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Thursday's letters

Thursday's letters

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R.I.P., truth

I don’t think in my 74 years I have ever been as sad for our country as I am now. Truth has come to mean practically nothing to many in our country. As long as they hear what they want to hear, they accept it as being true.

We have politicians who are willing to say anything false if it means they will get votes.

We have a Congress that is willing to say anything false to avoid impeaching possibly the most vile, immoral man who has ever been elected and who attempted to destroy our democracy.

We have state government representatives who are willing to say anything to stop the people from voting against them and then tell lies about why they are doing it.

We have people who say they are Christians whose inner hatred toward others have supported evil politicians.

We have police officers and active military and veterans who are willing to use violence against their own brothers and sisters in law enforcement defending our government.

All of this is based on lies that they are told and want to believe as truth. The truth about lies is that you eventually pay a price for accepting them.

Lee A. Gable


Masks work

There is much misinformation regarding the purpose of masking during this pandemic. Unfortunately, some supposedly well-educated and influential leaders such as physicians, nurses and teachers adhere to outmoded concepts about the purpose and function of a two-ply mask. (Bandanas and kerchiefs don’t even count.)

Those who decry the inconvenience cling to the idea that virus particles are so small they can easily penetrate the mask so that it’s worthless. Not so. The key is the mode of transmission. This highly infectious virus must have some sort of vehicle to get from one host to the next. It has no wings, it has no feet, so it requires a vehicle to be transmitted. That is an aerosol. Aerosols equate to moisture and they are generated when someone exhales, coughs, sneezes, sings, yells, etc., especially in a closed environment — a poorly ventilated room or even a large venue crowded with many unmasked people.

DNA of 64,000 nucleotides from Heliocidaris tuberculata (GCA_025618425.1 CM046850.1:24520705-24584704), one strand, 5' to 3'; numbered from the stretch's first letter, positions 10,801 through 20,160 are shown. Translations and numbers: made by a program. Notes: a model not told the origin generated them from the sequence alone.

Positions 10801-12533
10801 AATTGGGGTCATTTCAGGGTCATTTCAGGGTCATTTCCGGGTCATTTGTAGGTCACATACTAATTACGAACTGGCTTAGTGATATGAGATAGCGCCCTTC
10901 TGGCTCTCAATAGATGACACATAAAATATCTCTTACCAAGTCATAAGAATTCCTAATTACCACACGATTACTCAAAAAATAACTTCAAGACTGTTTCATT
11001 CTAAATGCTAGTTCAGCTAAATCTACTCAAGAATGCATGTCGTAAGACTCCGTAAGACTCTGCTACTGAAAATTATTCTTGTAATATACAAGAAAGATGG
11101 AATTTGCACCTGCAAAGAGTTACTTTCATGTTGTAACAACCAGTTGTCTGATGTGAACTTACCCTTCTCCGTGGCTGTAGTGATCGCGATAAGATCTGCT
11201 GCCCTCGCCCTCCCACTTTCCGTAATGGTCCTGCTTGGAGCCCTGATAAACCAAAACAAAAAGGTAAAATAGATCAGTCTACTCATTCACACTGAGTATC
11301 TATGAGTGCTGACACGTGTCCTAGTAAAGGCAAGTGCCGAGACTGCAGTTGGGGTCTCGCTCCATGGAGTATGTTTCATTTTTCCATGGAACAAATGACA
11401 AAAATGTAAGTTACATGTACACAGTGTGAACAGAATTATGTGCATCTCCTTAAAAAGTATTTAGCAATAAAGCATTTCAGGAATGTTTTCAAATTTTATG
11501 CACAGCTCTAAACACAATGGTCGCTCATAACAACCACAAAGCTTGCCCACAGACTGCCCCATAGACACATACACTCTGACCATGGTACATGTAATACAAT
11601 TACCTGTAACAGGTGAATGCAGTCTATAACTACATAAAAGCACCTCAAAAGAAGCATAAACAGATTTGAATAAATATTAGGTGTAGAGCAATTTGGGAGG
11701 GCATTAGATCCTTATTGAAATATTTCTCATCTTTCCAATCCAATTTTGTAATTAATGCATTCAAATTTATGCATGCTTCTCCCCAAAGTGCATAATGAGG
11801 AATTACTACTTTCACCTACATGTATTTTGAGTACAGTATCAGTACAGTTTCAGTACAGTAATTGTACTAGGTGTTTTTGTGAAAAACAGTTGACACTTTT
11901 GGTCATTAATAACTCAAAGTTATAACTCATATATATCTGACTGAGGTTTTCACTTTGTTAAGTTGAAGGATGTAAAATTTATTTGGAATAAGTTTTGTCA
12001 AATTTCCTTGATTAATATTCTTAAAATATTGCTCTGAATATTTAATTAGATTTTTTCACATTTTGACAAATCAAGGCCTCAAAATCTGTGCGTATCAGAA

Please wear a mask and protect your neighbor as well as yourself. It’s a proven, inexpensive, caring thing to do. We all want to return to normal living but we are destined for another two to three years of restrictions if we all don’t work together with the combination of masking, distancing, washing hands and vaccination. Find a spot and get your shot!

Ray Sullivan, M.D.


How it happened

Here is why the 20-year fiasco (2,400 soldiers killed, $2 trillion wasted) of Afghanistan happened and why something like it is very likely to happen again. First, we do not follow our own Constitution that clearly states “Congress has the power to declare war” and we do not insist on national service.

Our military is treated like a mercenary force available for use at the discretion of the president. It should be no surprise that undeclared wars initiated by presidential fiat and fought by only a tiny fraction of the population are unsuccessful and unproductive. Look at every undeclared war since the end of World War II ... all disasters and all supported to the very end by spurious intelligence work motivated more to support the rationale for starting the war than to honestly assess what is really happening (perfect example: the “surprise” that the Afghan Army which we had been “training” for 20 years collapsed in less than three weeks upon our withdrawal).

Until we demand that our presidents and congressional leaders follow the clearly stated concept that only Congress can declare war and that wars require national service, we can be fairly certain of repeating the cycle.

Kent Boyles


Limb-loss aid

More than 2 million Americans live with limb loss or limb difference, but two-thirds won’t receive a prosthetic device. There is not much information to explain why or if people are getting access to the care they need. That’s why I’m urging Sen. Richard Burr, Sen. Thom Tillis and Rep. Deborah Ross to co-sponsor the Triple A Study Act (S. 1089/H.R. 2461).

The Triple A Study Act solves this problem by identifying the best care practices for people living with limb loss and limb difference. It studies specific challenges, including how often people are denied coverage for devices and outcomes like whether patients can return to work. Medicare, the VA system and private insurers will all benefit from this information.

As a member of the limb loss and limb difference community, my experience obtaining a prosthetic device was difficult, and I want other people living with limb loss to have the same opportunity so they can live the life they want to live.

The Triple A Study Act is important because it will improve the health of millions of people living with limb loss or limb difference.

Ronald Johnson


The writer is a volunteer for the Amputee Coalition.


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